Other: winter cherry, ashvagandha
Withania somnifera (L.) Dunal
Plant Family: Solanaceae
Ashwagandha is a highly revered botanical used in Ayurveda and is praised for its adaptogenic and tonic properties. In many Asian countries all parts of the plant are utilized, and the tender leaves are eaten as a gentle nourishing herb.
Native to Africa, Southeast Asia and the Mediteranean, Withania somnifera is an undershrub with hairy branches, ovate leaves, yellow to greenish flowers, and bright red berries. It is in the Solanaceae or nightshade family, and related to vegetables such as potato, tomato, and eggplant.
Cultivation And Harvesting
Ashwagandha is native to India where it grows in the wild. It is also cultivated throughout the country for larger production needs.
History And Folklore
In Ayurveda, the root is used, often powdered and mixed with honey and ghee (clarified butter). It has been part of their repertoire for millenia. 'Ashwagandha' literally means 'smelling like a horse' which most likely refers to its actual scent.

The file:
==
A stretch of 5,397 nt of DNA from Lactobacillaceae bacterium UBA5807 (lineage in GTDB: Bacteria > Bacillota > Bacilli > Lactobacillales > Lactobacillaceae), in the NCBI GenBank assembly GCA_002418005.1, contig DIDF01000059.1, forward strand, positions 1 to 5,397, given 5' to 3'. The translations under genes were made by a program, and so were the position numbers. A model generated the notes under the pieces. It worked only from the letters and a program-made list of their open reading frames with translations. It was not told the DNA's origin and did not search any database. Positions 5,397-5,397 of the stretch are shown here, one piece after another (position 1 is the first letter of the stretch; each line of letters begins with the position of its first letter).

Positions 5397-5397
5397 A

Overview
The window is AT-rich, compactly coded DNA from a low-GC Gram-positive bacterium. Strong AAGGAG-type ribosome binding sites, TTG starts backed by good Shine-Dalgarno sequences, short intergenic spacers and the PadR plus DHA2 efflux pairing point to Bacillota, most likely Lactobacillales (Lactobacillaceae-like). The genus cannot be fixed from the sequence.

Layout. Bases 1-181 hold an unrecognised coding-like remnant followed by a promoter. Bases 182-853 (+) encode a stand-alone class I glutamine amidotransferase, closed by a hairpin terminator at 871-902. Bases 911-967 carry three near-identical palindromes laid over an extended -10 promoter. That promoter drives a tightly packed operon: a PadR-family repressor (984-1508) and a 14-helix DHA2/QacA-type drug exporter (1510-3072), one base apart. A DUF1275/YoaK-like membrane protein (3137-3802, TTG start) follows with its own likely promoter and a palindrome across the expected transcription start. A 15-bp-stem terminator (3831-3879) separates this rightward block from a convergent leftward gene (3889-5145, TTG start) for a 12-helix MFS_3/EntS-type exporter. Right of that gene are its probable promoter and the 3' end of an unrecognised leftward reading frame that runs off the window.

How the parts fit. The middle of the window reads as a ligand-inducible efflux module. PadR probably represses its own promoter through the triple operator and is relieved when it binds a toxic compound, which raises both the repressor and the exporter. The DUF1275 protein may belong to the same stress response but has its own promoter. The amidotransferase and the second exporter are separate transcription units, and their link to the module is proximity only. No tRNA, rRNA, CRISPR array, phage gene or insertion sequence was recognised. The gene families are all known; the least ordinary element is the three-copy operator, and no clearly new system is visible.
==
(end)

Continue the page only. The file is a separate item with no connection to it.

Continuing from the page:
In Ayurveda it is a helpful sleep aid and used to balance various conditions that arise from 'vata dosha' imbalances. It is believed to encourage youth and vitality. It is considered a grounding and nourishing herb and supportive to female well-being.
Flavor Notes And Energetics
Bitter, sweet, astringent in flavor and energetically warming (mildly).
Uses And Preparations
Dried roots cut and sifted for tea, powdered and added to formulas, tinctured, or encapsulated.
Specific: Not for use in pregnancy except under the supervision of a qualified healthcare practitioner.
General: We recommend that you consult with a qualified healthcare practitioner before using herbal products, particularly if you are pregnant, nursing, or on any medications.
For educational purposes only. This information has not been evaluated by the Food and Drug Administration. This information is not intended to diagnose, treat, cure, or prevent any disease.